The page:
The annual figures disclose that the cost of keeping the monarchy last year was £36.7 million, compared with £36.8 million the year before. The treasurer, Alan Reid, the Keeper of the Privy Purse, said that amounted to 61p a year per person in the country.
"We believe this represents a value for money monarchy. We are not looking to provide the cheapest monarchy; we are looking at one of good value and good quality."
The travel bill was £5 million. The most expensive charter was £379,929 for the Prince of Wales to fly to Sri Lanka to visit tsunami survivors, Australia and Fiji then back to Britain via Tokyo.
http://www.telegraph.co.uk/news/grap.../nroyal23g.gifClick to enlargeClarence House defended the cost, saying the Government asked him to go. A spokesman said: "To allow HRH to fulfil the busy programme and to meet the inevitable security requirements, using scheduled services was not possible, although, of course, that option was considered."
The Duke of York notched up £125,000 in charter flights on one tour and £85,000 on another while promoting British interests abroad. But it cost Prince Philip and his aides only £12,800 to take a scheduled flight to Toronto.
An aide said: "The Duke of Edinburgh has always travelled in a very lean style."
That outfit has to go!
HELLO MAGAZINE ARTICLES
http://www.hellomagazine.com/royalty...illa-dop1b.jpgA blustery wind caught Camilla's hair as she and Prince Charles met with veterans to mark the anniversary of the end of the Second World War
Photo: © AFP 24 JUNE 2005
The Prince of Wales and his wife, the Duchess of Cornwall, embarked on a series of walkabouts, galas and engagements during their three-day visit to Scotland.
Camilla, who is quickly gaining a reputation for making the most of her favourite outfits, had no qualms about repeating her preferred ensembles on the Scottish jaunt. Her wardrobe included a short but smart list of eye-catching suits, with two particular designs a mint green suit and fuchsia floral print jacket standing out.
While the whirlwind trip surely made for some fond memories for the royal couple, Charles and Camilla saved the best for last. The jewel in the crown of their visit was on Thursday, when they, along with the Queen, proudly watched Prince William's graduation from St Andrews after a four-year course of study.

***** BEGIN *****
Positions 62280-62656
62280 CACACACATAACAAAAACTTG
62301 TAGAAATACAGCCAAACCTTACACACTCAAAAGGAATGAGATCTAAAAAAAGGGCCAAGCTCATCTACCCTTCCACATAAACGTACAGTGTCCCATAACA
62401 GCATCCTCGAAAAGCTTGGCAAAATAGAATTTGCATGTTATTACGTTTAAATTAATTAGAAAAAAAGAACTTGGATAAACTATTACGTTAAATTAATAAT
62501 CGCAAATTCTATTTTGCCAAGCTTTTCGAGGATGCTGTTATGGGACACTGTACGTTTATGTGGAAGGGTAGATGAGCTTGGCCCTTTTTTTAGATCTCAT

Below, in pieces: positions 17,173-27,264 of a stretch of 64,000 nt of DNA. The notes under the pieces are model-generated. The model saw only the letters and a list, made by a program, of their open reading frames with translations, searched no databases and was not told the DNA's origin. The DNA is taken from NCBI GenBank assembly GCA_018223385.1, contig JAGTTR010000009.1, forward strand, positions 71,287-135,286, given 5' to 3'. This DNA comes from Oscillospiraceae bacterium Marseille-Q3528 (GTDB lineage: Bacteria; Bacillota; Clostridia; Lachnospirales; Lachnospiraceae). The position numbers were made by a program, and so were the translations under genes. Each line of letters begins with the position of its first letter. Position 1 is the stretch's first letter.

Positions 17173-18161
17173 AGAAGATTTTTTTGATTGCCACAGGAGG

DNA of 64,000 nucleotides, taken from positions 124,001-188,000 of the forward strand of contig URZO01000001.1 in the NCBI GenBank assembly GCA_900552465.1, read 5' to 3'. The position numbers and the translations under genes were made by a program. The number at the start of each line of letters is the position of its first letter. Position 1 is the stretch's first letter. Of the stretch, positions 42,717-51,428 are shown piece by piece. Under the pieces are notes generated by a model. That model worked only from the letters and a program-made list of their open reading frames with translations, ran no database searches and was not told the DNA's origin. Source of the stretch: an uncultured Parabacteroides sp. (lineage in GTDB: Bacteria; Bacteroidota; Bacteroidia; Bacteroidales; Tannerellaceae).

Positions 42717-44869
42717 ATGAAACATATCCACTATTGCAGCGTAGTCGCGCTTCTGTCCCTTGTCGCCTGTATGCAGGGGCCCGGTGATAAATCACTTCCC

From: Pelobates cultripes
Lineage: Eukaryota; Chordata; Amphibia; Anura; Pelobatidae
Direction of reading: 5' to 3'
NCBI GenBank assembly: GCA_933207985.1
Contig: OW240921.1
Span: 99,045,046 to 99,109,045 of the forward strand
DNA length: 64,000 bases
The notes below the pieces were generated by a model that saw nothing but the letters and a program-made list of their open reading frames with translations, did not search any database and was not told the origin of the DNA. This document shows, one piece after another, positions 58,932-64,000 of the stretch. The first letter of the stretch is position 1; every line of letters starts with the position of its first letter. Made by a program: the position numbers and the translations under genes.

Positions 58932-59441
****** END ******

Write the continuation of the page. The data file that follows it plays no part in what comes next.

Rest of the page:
It seems to me that you make some rather rash judgements without much explanation. Just over simplified insults without much support of why an outfit is wrong or why the person looks unhappy or whatever. :(
i really like the outfit as well. it looks superb on her and it's a lovely colour. i hope she uses it many more times...
The next few engagements of the Prince of Wales and the Duchess of Cornwall: They seem very busy:
Monday, 27th June
The Prince of Wales, Colonel-in-Chief, The Royal Dragoon Guards,
will attend a Parade and Medal Presentation, Münster, Germany.
Tuesday 28th June:
The Prince of Wales, Vice Admiral, and The Duchess of Cornwall will
be embarked in HMS Scott to witness The International Fleet Review
at Spithead to commemorate the 200th Anniversary of the Battle of
Trafalgar, Portsmouth, Hampshire.
Wednesday 29th June:
The Prince of Wales and The Duchess of Cornwall will attend the
Metropolitan Police Annual Memorial Service and Reception at The
Metropolitan Police Training Centre, Hendon, London.
Thursday 30th June:
The Duchess of Cornwall will officially open the Wellington Farm
Shop and meet local producers, Stratfield Saye, Hampshire.
Monday 4th July:
The Prince of Wales and The Duchess of Cornwall will open 'The
Living Museum' to commemorate the end of the Second World War, St
James's Park, London.
Tuesday 5th July:
The Prince of Wales and The Duchess of Cornwall will give a
reception for Kindertransport evacuees 60 years after the end of the
Second World War, Clarence House, London.
The Prince of Wales will open the new John Madejski Garden at The
Victoria and Albert Museum, Cromwell Road, London.
Wednesday 6th July:
The Prince of Wales, accompanied by The Duchess of Cornwall will
host a reception for World War II veterans who are from Regiments
and organisations associated with His Royal Highness, Buckingham